Shooting the message #2: The Edge Picture Company

In the second of our series mapping the uncharted terrain of contemporary corporate filmmaking, curator Patrick Russell introduces the work of The Edge Picture Company, whose work re-energised the lacklustre world of the boardroom video with visual panache and impressive budgets.

Patrick Russell
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Companies Like Yours (2011)

No explorer of the uncharted jungle of corporate, public and voluntary sector filmmaking could fail to reach the Edge…

The Edge Picture Company, even competitors and critics would accept, is one of our preeminent ‘communications film’ producers. Furnished with more awards than any other, its output demonstrates the powers, and limitations, of film as servant of economy, state and society, witnessing since 1991 seismic changes in all three – not to mention its own industry. In the early 90s ‘corporate video’ generally meant bargain-basement ‘business television’ headed for boardroom VHS players, then the bin. Something of a pushy upstart on this flagging scene, the Edge helped re-energise it with a youthful visual approach. Today the Edge is Establishment, while the ubiquity of moving image conveying every conceivable message, to every imaginable audience, on all possible platforms, has come to define not just corporate comms but modern life itself…

The Edge’s 60 staff produce some 230 films annually for some 70 clients, on budgets ranging from £5k to £50k and above. Sampled from a total output of 3,500 productions, the BFI National Archive preserves several Edge ‘greatest hits’. Clouds (2000; aka When’s Dad Coming Home) is one such. Made for The Alzheimer’s Society, it sits well within the honourable history of charity filmmaking preserved in the archive.

The Grim Reaper (2007)

The rather amazing, abrasive The Grim Reaper (2007) couldn’t, superficially, be more different. A late addition to the annals of road safety advice dispensed through the Central Office of Information (COI) (whose demise creative director Pete Stevenson has commented on here), it’s an object lesson in rigorously matching tonal pitch to the tastes of a target demographic: its cold coarseness is as justified as Clouds’ emotive heart-tugging.

I confess to having been less impressed by 1001 Inventions & the Library of Secrets (2009), starring Ben Kingsley, but can’t deny its startling viral success (or its topical interest, being a positive portrayal of Islam’s contributions to civilisation).

I recently caught up with founder and managing director Phil Blundell and creative director Pete Stevenson, an engaging double act, to hear their reflections on two decades at The Edge. The essence of communications film, Stevenson asserts, is that it effects change (of thought, of behaviour). However, moving image isn’t always great at conveying detailed information (though the popularity of YouTube ‘how to…’ videos suggests otherwise). Film performs best early in the game, as ‘icebreaker’ or ‘call to action’, before the detail kicks in. The three above-cited films all make fine test-cases.

Does The Edge have a house-style? “Other people seem to think so”: high budgets lavished on dramas with expensively licensed music. The music bit’s true: Blundell argues that while a good soundtrack easily swallows 10% of a budget, it’s cash well spent by any client serious about engaging viewers (I agree: banal music is a recurring fault in corporate filmmaking). However, the Edge oeuvre suggests that drama constitutes just one of three main narrative forms, each suggesting different branches of film’s family tree. Many higher-profile projects are indeed scripted dramas, resembling ‘cinema’ in miniature. Others are based on setting associational images to music, arguably more of a ‘commercials’ technique (albeit applied at greater length and for wider purposes). Finally, particularly for internal comms, there are presenter-led programmes: a ‘television’ format.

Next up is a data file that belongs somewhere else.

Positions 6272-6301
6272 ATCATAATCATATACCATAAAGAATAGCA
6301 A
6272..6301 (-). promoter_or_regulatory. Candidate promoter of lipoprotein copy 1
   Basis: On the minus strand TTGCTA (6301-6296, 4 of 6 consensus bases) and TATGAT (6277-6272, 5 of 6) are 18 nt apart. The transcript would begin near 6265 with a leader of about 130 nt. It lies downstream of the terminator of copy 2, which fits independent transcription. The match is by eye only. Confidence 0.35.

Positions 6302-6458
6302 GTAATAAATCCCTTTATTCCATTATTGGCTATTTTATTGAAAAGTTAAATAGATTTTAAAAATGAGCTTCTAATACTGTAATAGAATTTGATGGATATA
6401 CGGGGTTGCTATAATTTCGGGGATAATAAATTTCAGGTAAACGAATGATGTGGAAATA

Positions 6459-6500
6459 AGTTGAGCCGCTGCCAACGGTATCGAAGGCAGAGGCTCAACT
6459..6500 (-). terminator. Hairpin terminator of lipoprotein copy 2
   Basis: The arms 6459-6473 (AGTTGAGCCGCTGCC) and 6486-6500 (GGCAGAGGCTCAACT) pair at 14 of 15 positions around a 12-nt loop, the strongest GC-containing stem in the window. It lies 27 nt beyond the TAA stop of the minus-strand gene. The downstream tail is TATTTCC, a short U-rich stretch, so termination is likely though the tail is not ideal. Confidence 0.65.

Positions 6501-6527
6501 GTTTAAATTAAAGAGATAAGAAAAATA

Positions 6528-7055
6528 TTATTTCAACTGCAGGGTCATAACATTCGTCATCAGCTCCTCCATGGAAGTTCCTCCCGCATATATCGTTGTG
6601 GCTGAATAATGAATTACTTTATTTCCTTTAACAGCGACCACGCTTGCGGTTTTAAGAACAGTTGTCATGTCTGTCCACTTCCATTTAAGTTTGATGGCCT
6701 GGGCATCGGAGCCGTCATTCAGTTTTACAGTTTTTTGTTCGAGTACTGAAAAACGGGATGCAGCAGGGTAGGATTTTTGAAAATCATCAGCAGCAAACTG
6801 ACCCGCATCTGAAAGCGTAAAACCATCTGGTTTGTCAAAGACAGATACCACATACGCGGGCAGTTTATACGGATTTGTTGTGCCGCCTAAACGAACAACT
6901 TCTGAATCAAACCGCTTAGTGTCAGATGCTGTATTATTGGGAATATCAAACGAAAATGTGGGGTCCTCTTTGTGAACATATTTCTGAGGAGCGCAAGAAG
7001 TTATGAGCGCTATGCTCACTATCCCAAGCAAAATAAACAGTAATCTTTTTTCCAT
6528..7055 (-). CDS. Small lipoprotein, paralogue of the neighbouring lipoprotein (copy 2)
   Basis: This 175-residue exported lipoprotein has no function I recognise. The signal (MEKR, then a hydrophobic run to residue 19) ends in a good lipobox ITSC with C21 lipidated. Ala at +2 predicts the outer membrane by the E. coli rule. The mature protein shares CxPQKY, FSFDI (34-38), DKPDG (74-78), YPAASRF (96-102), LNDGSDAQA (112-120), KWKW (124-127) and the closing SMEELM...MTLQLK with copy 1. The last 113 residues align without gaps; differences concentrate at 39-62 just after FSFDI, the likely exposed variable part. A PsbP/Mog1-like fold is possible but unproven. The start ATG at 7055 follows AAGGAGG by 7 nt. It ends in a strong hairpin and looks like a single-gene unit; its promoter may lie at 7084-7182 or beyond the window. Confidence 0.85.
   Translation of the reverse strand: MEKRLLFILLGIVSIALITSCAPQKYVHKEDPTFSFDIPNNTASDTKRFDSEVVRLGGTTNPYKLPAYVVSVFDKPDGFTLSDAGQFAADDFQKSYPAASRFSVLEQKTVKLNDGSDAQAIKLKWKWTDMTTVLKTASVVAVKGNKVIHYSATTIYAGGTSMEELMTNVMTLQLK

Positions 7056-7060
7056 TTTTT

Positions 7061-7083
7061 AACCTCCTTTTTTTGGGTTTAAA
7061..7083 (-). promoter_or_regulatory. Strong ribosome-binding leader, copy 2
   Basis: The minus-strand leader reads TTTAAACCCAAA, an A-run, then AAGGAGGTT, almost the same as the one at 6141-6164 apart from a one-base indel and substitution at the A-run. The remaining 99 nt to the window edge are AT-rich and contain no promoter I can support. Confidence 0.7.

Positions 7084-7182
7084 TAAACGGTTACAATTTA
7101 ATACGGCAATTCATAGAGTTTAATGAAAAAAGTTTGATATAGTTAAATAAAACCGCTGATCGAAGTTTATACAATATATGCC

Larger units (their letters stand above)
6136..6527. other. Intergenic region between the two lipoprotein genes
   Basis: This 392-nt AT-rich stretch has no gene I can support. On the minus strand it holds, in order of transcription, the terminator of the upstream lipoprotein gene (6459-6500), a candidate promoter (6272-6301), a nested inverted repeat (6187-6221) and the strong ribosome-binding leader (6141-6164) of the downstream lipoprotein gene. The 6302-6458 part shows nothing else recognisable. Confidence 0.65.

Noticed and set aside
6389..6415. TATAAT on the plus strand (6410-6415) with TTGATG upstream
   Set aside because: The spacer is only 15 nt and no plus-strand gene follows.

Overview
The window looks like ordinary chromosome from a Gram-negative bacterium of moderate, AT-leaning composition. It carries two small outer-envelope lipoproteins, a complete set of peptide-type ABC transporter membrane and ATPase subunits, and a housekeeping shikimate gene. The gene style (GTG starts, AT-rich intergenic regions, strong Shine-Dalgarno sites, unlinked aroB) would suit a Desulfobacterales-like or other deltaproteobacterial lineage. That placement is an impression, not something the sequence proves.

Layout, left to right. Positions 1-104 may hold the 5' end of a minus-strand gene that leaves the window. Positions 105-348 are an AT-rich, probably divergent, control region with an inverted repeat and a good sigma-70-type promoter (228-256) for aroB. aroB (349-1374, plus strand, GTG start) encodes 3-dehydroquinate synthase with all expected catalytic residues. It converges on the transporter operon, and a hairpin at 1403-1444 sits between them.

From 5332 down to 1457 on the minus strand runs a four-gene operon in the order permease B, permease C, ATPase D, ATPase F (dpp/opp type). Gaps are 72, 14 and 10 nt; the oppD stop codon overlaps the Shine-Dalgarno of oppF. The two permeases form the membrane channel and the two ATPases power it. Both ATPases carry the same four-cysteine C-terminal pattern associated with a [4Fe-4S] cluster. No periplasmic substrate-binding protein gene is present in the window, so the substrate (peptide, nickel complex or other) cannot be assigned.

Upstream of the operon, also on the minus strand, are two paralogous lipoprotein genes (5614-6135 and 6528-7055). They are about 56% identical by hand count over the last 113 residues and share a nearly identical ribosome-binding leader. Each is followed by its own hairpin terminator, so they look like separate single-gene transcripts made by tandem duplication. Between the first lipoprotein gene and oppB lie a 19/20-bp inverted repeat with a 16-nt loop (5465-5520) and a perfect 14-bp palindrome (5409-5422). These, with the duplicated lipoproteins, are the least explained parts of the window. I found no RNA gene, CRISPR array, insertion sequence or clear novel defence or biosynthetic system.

Running times have shortened, says Blundell: few comms films now exceed five minutes. Most go online, though this remains secondary distribution for many films, primarily intended for group viewings in broadly ‘educational’ but ‘cinema-like’ environments such as lecture theatres. John Grierson might have approved…

Companies Like Yours (2011)

Blundell decries the tyranny of procurement processes that can upset the balance between a project’s price and its creative execution. Stevenson cites three Edge films recently placed in the BFI National Archive as proof that mutual trust between producers and repeat clients is the basis of best practice:

Just One Moment (2010), encouraging good complaints procedures among Lloyds Group banking staff, belongs to the ‘music and visual situations’ genre. The excellent, minor-key Respect (2010) and the big glossy Companies Like Yours (2011) are both ‘mini-feature films’, seeking to shake from complacency two radically different viewing groups (Network Rail employees and big-business CEOs respectively).

Respect (2010)

Respect was the Edge’s third Network Rail commission (the others were simpler safety films, shown in good old-fashioned mobile cinemas). Network Rail’s quantitative research, Stevenson reports, proves that the messages of internal campaigns including film were better recalled by employees than ones that didn’t.

‘Corporates’, like ‘industrials’ before them, can be useful apprenticeships for aspirant filmmakers. The Edge, however, claims to enjoy high retention rates, even reverse traffic… There’s an ex-Brookside director on their current books. It’s an interesting historical turnaround if creatives are starting to suspect that ‘corporate video’ is becoming more satisfying than modern broadcasting. Certainly, pound-per-minute, it’s often  nowadays  better budgeted.

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